Terrorist transgressions: exploring the gendered representations of the terrorist presents interesting arguments about the clashing masculinities of the western world and the “terrorist.” This writing highlights the western tendency to degrade the masculinity of the terrorist visually since, “Terrorist acts are seen as threatening Western masculinities because they are the ultimate manifestations of hypermasculinity, a willingness to give up one’s life in an act of powerful violence, to serve a perceived greater goal”. This specific phrasing alone conjures images of classic Bogart-esq Hollywood heroes, which is particularly intriguing and points to the fact that “one terrorist is another’s freedom fighter.” This points to the fact that oppositional forces are often coming from similar viewpoints of masculinity, which clearly, are highly important to a sense of nationalism or cultural identity. Thus when the very western (Christian?) idea about heroically laying down one’s life for a greater cause becomes problematic when it’s used oppositional to the west. Therefore rather than combat the shared hypermasculine ideals and displays, it seems the natural response is a cultural backlash that aims to target and deflate the masculinity of that opposition. While reading, I felt that the effects of this are evident in the fact that when this article prompted me to think about Osama Bin Landen’s physical appearance, the first attribute I could think of was an almost cartoonish lankiness. In addition to the efforts to de-masculinize the terrorist physically, the article also points out that the terrorist essentially is deflated through the absence of certain images that give the terrorist a sense of power. Pointing to the images circulated by the press regarding the final assault on Osama Bin Laden, the “terrorists” were completely absent from the imagery. The images circulated contained displays of the Seal team’s show of force, the empty house, and interestingly of President Obama watching these actions being carried out remotely.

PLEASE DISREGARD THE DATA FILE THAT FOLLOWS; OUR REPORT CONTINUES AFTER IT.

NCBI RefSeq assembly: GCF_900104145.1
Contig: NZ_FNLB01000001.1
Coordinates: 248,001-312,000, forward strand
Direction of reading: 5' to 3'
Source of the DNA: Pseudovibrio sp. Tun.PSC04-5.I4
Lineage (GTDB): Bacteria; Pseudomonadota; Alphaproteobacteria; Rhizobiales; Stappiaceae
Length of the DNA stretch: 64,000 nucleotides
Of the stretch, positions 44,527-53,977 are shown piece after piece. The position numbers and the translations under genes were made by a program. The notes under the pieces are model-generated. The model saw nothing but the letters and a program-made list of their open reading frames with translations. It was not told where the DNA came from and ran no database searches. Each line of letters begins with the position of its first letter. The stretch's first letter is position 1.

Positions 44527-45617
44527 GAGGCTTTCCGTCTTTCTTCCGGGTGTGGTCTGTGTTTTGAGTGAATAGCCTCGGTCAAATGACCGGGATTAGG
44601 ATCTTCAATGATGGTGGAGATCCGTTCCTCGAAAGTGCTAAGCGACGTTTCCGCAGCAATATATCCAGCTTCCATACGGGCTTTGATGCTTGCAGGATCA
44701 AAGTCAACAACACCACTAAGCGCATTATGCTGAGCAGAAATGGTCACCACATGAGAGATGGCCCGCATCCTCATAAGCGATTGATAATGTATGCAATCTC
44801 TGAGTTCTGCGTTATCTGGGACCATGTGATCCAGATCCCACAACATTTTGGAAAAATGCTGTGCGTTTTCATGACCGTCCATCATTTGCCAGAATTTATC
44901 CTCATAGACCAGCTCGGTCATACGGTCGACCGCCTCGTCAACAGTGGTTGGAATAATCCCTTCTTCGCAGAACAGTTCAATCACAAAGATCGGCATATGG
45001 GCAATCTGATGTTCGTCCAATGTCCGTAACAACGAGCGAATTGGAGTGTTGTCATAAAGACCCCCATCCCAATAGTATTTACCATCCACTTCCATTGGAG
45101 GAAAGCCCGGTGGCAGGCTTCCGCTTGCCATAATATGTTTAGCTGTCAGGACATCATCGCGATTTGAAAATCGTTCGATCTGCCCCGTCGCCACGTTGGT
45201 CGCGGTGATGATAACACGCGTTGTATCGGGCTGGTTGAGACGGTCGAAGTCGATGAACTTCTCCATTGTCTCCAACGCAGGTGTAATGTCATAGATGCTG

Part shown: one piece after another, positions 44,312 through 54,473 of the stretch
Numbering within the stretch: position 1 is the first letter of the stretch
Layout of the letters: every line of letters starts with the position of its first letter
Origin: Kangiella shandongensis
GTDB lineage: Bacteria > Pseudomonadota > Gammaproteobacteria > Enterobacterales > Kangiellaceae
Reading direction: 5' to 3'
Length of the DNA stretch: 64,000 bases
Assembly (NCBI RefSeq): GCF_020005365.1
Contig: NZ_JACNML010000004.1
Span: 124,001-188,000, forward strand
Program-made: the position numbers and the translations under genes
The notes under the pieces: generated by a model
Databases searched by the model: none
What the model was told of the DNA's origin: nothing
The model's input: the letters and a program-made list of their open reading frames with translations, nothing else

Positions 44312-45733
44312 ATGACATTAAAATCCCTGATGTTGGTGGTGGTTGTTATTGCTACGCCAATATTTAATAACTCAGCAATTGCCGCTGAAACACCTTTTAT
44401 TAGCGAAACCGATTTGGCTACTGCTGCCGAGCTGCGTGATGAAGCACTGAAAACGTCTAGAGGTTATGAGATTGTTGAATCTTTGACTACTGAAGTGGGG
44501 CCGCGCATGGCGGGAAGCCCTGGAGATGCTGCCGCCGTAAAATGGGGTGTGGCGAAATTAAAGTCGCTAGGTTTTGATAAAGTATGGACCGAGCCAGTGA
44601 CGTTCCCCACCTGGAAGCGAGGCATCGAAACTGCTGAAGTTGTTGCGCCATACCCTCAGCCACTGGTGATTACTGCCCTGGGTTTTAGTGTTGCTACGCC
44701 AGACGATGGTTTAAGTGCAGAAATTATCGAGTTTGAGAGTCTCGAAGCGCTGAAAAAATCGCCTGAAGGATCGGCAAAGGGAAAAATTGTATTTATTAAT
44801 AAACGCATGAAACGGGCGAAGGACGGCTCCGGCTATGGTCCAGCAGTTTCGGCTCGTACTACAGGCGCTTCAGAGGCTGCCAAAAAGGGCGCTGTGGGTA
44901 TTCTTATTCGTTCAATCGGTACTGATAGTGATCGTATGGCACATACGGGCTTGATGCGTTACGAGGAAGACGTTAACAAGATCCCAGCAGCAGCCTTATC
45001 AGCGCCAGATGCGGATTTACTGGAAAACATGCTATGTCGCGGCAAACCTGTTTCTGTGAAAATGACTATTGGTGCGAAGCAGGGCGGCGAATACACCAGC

The article’s framing of masculinity as an essential part of a culture and by extension a nation’s sense of identity points out an interesting through-line having to do with warfare in general.